“Biodiversity makes production systems and livelihoods more resilient to shocks and stresses, including to the effects of climate change.”
As you can see, our family is passionate about our way of farming with wildlife. Even though there is a lot of cattle herding and boggy tiptoeing involved, we can see the benefits around us and delight in watching for the latest earthtongue fungi, flowering orchid or lapwing chicks. It is great on the nature reserves to engage with visitors and explain why the animals are there and what they are achieving. (They can also be helpful in locating the odd lost cow!)
Everyone can play a part
All farms, whatever their system, can be nature friendly – whether it is by creating wider headlands for wildflowers and connectivity for voles, bats and birds; planting a wider mix of species into productive grasslands, or planting copses and managing hedgerows in a more wildlife friendly way. Small changes can be great for nature with minimal effect to the farm, and often yield unexpected improvements to farm performance. Have I piqued your curiosity? If so, click here for advice on Nature Friendly Farming.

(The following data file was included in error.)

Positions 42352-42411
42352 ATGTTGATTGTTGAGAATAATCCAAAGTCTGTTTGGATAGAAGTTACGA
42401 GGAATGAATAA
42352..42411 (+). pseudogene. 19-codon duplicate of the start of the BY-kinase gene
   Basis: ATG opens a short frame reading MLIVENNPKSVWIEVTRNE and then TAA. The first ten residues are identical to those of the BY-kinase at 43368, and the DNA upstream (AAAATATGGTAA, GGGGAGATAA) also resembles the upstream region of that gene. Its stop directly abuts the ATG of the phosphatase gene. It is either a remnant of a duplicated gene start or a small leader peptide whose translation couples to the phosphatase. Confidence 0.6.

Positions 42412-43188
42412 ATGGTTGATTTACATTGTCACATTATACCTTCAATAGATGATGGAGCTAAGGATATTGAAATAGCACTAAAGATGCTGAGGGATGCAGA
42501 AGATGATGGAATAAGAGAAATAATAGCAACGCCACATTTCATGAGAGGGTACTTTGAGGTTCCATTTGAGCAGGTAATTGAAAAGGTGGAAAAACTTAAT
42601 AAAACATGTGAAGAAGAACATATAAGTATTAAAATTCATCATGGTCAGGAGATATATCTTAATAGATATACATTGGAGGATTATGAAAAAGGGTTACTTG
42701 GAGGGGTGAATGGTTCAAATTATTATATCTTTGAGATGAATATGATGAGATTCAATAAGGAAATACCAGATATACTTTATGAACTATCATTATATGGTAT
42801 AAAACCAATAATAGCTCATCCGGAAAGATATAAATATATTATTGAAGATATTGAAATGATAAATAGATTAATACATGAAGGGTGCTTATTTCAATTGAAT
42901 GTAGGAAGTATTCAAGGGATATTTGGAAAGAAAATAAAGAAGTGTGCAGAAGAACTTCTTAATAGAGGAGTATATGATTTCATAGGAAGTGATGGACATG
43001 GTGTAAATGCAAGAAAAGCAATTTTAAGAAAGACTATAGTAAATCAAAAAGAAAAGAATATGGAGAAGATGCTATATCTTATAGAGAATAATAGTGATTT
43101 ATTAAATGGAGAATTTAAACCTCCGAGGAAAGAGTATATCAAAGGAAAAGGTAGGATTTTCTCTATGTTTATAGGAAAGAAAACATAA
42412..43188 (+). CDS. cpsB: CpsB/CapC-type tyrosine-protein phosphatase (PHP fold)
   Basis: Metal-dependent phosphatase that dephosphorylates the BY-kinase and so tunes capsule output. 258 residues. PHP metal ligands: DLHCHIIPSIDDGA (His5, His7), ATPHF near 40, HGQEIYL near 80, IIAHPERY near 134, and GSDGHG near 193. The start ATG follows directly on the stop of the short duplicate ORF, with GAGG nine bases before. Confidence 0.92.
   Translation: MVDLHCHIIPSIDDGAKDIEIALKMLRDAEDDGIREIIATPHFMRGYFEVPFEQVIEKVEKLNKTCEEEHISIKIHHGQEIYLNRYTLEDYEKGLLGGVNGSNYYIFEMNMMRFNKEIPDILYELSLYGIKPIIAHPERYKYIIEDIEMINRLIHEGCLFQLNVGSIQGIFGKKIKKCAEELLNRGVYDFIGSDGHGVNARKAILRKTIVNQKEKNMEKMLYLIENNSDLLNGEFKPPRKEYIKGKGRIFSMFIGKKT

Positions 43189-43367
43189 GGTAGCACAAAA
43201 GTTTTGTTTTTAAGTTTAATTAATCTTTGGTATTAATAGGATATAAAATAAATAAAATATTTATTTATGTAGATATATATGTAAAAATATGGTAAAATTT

A new Farming Policy
Whilst the UK Government is developing an Agricultural Bill, the Welsh Government is also busy developing its own farming policy for Wales. Without thriving biodiversity, the ability of our land to keep producing food is under increasing threat, so this is a great opportunity to design a new policy that rewards nature friendly farming that helps maintain and enhance our wildlife and natural environment.
Promoting agroecology, regenerative agriculture, nature friendly faming (whatever you want to call it!) and rewarding farmers for helping nature to thrive, instead of making payments to intensify food production in inefficient and polluting ways, is a better choice for food production, communities and the environment. I feel very strongly that we must work together as nature friendly farmers with local people and organisations to encourage the UK and devolved Governments to support farmers to work with nature, rather than against it – before it’s too late.
Your support is vital in order to achieve this change. If you’re passionate about farming and nature, then why not join the Nature Friendly Farming Network? You can sign up as a farmer or a nature lover (for free!). Every voice counts.